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Literate and Leisured

Is it Wednesday? Thursday? I don’t know. Time plays tricks in this part of Italy, where all clocks lie and days fly by. You don’t make plans in Galeazza – things just happen around you and you go with the flow.

This little blink-and-you-miss-it village lies in the region of Emilia-Romagna, less than an hour from the beautiful porticos and piazzas of Bologna. The land is flat and cultivated with a scenery of unfenced corn crops and turned soil as far as the eye can focus.

Galeazza Castle

For miles around, the tower of Galeazza Castle can be seen peering over the tall cedar and magnolia trees in its garden. The tower was constructed in the 14th century and the castle has been built on and on to since then. It presents quite a grandiose spectacle comprising at least 100 rooms.

Twelve of these are now used by the cultural association Reading Retreats in Rural Italy for reading holidays, art exhibitions and music recitals. Up to eight people stay here at a time to relax and take advantage of the 3,000-book library, frescoed ceilings and local cooking. There are acres of woodland to ramble around, plenty of paintings to peruse and a constant stream of cultured eccentrics to chat to.

The association is the brainchild and raison d’etre of Clark Lawrence, an impish American-born thirty-something, whose love of the project permeates everything he does. His lust for life and this haven he has created is rivaled only by his amore for Italy, which he calls his true home.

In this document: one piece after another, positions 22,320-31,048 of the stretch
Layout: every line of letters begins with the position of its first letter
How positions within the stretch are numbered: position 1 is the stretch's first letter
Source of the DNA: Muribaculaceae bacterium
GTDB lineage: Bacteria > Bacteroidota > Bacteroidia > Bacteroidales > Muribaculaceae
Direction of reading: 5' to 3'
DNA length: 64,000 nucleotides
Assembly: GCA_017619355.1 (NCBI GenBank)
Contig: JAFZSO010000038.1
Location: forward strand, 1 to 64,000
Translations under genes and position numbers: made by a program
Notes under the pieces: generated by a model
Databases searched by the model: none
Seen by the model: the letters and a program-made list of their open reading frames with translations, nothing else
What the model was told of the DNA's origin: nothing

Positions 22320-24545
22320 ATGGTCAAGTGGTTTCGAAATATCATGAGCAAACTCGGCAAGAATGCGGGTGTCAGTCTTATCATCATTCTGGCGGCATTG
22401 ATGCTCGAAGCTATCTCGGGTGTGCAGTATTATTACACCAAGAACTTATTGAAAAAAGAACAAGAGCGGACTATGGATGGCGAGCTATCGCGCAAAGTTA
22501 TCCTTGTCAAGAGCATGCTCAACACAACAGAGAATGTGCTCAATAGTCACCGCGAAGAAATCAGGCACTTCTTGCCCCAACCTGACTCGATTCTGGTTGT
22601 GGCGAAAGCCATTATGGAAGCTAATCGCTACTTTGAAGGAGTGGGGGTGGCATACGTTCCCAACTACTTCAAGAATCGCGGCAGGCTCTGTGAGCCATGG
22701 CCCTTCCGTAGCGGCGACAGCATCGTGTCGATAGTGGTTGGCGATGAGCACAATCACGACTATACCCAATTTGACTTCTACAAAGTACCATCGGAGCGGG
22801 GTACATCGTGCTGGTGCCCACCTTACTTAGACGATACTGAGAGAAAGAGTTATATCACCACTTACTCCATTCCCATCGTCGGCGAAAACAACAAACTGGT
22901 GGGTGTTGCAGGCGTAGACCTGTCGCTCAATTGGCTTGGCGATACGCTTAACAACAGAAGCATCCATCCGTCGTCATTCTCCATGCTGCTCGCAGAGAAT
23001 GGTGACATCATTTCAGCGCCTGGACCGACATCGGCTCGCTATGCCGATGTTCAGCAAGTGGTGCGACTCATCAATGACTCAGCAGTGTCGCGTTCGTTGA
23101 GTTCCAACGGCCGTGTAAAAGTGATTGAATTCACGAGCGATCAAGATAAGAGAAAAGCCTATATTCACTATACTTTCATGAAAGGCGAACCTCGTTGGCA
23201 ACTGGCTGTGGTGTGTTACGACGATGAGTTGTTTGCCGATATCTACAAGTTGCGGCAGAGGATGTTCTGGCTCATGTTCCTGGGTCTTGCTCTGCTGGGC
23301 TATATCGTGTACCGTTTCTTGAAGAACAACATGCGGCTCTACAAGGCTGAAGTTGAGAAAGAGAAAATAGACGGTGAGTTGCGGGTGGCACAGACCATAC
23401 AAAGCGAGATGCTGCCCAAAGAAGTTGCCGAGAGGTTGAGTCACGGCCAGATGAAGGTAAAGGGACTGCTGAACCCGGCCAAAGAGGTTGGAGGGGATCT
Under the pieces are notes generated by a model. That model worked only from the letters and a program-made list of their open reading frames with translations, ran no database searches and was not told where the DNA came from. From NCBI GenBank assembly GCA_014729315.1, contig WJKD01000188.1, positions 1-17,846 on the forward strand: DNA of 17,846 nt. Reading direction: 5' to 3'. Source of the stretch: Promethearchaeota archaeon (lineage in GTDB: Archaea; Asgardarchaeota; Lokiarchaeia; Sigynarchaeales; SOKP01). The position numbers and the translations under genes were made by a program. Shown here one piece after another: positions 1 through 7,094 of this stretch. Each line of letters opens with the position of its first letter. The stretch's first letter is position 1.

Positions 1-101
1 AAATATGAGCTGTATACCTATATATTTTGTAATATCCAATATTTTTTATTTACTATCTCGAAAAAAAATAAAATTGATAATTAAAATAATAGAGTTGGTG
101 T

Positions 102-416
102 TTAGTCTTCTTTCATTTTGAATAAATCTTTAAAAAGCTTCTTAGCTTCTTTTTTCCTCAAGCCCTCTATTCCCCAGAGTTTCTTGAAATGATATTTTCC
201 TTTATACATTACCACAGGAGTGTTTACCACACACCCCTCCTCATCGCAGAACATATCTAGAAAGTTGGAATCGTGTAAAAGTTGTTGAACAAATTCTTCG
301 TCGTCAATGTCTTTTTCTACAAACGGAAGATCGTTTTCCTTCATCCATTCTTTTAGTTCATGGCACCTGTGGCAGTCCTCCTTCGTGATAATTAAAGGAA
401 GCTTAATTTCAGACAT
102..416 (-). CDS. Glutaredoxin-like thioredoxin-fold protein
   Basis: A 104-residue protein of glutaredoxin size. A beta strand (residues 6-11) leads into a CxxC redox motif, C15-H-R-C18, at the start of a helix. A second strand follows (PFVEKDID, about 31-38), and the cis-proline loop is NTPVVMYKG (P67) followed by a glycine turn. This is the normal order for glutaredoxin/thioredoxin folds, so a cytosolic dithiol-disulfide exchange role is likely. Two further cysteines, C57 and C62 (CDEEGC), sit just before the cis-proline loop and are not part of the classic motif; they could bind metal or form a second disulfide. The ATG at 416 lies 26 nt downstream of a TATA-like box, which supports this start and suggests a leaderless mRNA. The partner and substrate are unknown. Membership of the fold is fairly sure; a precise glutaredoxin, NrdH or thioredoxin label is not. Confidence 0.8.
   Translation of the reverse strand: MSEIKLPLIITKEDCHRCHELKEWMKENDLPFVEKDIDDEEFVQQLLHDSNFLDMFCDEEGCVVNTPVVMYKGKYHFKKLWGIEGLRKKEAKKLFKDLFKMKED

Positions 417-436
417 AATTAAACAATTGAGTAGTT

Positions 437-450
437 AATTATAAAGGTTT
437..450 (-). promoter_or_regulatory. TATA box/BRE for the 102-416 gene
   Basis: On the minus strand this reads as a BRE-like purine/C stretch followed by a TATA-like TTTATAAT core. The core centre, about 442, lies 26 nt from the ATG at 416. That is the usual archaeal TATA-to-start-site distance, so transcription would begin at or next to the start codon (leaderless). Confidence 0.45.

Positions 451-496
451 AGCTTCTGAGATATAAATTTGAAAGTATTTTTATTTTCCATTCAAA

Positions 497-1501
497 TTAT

This man’s unique approach means the castle truly is an extraordinary place and a one-off experience for those who visit. Many come back again and again, unable to resist the magnetic charms of the Castello di Galeazza and its caretaker; indeed, most see the two as one inseparable entity.

The magic of the oasis cannot easily be identified. Perhaps it is the way you can talk Brahms over breakfast but still listen to dance music during dinner, or are just as likely to wake to opera as strains of Stevie Wonder. Maybe it is the manic mix of locals, visitors and friends who fill the place one day, only to be replaced by the serenity of solitude the next. You can lounge in the hammock for an hour but then take your life in your hands and your heart in your mouth by braving the homemade swing.

One thing that certainly aids the atmosphere is the chip-in mentality of Clark, his helpers and the guests. Those who stay at Galeazza are expected to help out by chopping vegetables for dinner, washing the dishes or weeding the garden. This isn’t a hotel and there ain’t no room service honey. This system is what makes the castle so different to other holiday destinations. As Clark says: “This place isn’t for everyone, or even most people: it’s only for some people and they know it when they get here.”

Those who adore Galeazza are bound together as a tribe, fiercely protective of the castle and its inexplicable draw. And as the sun sets over the parapets here, I realise I may not be sure what day it is, but I do know I will be spending as many as I can at the Castello di Galeazza in years to come.

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